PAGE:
Rachel’s Challenge Brings Central Students Closer Together

START A CHAIN REACTION -- Rachels Challenge encourages students to start a chain reaction of kindness in their schools.

START A CHAIN REACTION — Rachel’s Challenge encourages students to start a chain reaction of kindness in their schools.

Sam Scott, Staff Writer

For many Central students, Monday, September 14, was not just a regular school day. Numerous students participated in Rachel’s Challenge, an event designed to open students’ eyes to the world around them. Based on the beliefs and writings of Rachel Joy Scott, a victim of the 1999 Columbine shooting, Rachel’s Challenge teaches how simple acts of kindness can affect an entire school. The presentation consisted of lessons and testimonies with games in between. Most games focused on day-to-day interactions with other people in hopes that students would to get to know each other better.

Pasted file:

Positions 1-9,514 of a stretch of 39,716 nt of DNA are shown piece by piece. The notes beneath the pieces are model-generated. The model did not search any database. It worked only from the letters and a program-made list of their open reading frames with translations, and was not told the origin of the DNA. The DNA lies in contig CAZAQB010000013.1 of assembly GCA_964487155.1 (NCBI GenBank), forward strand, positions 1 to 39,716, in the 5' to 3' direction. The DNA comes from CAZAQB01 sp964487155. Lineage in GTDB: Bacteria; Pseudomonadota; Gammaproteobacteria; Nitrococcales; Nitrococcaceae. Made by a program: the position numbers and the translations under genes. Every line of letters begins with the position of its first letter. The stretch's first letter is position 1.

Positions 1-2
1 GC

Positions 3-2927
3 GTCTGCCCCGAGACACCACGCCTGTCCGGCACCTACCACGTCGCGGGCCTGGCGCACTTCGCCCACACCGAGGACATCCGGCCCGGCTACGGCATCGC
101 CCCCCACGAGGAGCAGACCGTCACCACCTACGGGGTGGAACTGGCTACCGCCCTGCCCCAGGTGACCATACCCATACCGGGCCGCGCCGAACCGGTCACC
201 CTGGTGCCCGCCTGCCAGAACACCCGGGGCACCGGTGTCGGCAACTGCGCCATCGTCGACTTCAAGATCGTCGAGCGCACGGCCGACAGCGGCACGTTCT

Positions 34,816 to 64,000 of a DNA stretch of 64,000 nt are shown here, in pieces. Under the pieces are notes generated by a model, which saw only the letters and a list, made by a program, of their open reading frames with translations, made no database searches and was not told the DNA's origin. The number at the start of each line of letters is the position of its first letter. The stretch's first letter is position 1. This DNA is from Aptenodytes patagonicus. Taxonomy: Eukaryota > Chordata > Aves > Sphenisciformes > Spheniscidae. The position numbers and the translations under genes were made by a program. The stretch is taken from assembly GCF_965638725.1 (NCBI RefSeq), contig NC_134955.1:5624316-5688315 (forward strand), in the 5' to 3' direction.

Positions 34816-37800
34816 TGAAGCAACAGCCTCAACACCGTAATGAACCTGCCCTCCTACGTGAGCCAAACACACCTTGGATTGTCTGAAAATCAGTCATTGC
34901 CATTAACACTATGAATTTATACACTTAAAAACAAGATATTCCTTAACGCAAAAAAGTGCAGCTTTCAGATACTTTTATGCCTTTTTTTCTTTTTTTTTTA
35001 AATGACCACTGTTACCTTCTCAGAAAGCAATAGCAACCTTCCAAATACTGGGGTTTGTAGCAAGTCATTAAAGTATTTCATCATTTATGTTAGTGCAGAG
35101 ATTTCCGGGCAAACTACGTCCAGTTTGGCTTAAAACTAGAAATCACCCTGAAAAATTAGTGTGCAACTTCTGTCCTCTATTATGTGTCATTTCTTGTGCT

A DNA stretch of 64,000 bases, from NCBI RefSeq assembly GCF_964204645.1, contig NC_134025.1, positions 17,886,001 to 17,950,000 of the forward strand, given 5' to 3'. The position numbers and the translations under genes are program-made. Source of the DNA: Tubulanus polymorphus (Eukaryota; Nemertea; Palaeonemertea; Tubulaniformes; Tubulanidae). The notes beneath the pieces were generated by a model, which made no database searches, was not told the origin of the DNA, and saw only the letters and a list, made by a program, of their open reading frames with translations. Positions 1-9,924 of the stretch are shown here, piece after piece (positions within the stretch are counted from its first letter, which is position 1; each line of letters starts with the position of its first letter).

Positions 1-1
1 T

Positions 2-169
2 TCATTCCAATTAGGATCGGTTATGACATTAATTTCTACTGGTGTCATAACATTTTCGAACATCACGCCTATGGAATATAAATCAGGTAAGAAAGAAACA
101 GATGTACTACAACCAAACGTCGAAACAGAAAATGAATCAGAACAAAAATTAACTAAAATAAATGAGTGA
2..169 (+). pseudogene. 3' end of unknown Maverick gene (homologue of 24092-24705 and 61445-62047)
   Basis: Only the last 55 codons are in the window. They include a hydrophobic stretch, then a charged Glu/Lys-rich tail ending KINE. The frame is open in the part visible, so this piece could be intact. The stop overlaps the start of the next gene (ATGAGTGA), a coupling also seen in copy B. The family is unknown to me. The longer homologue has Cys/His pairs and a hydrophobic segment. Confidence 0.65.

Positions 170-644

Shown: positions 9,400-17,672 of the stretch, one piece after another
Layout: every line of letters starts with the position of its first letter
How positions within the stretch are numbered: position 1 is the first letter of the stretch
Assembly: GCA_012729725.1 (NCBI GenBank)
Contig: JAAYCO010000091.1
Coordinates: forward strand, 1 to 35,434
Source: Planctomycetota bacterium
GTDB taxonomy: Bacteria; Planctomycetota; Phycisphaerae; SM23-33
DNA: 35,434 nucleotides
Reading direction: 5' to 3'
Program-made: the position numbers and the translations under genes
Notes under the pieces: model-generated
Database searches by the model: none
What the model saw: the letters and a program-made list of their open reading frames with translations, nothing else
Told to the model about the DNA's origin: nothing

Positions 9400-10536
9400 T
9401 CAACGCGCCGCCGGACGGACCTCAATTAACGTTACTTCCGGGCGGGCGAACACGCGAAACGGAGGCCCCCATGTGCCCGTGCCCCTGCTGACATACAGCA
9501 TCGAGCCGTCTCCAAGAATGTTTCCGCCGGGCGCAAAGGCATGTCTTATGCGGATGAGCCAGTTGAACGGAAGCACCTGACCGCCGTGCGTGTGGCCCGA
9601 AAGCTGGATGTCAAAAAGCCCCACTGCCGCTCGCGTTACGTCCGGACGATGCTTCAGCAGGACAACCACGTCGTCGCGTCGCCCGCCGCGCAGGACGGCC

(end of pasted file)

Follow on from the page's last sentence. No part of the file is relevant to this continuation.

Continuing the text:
“There was one game called ‘Cross the Line’ that really stood out. Everyone had to cross a line if they had ever experienced certain things, and it really showed a lot of people that they aren’t alone,” noted Reuben Thrasher, a junior who felt a stronger bond form between him and his classmates.

Rachel’s Challenge also had many leaders who shared their personal stories. They each shared different situations where someone else’s words had a strong effect on them.

“It was very emotional for some kids, very in the moment,” commented Emma Blainey, a freshman at Central.

Overall, Rachel’s Challenge opened up the eyes of many students. It helped several kids realize the impact a few simple words can have on someone and influenced a large portion of the school to be less judgmental. Hopefully, this challenge will reverberate in students’ minds for years to come.

“Everyone around us has something going on in their life that’s hard, and just being kind to someone can change their day from bad to good,” concluded senior participant Rebekah Hill.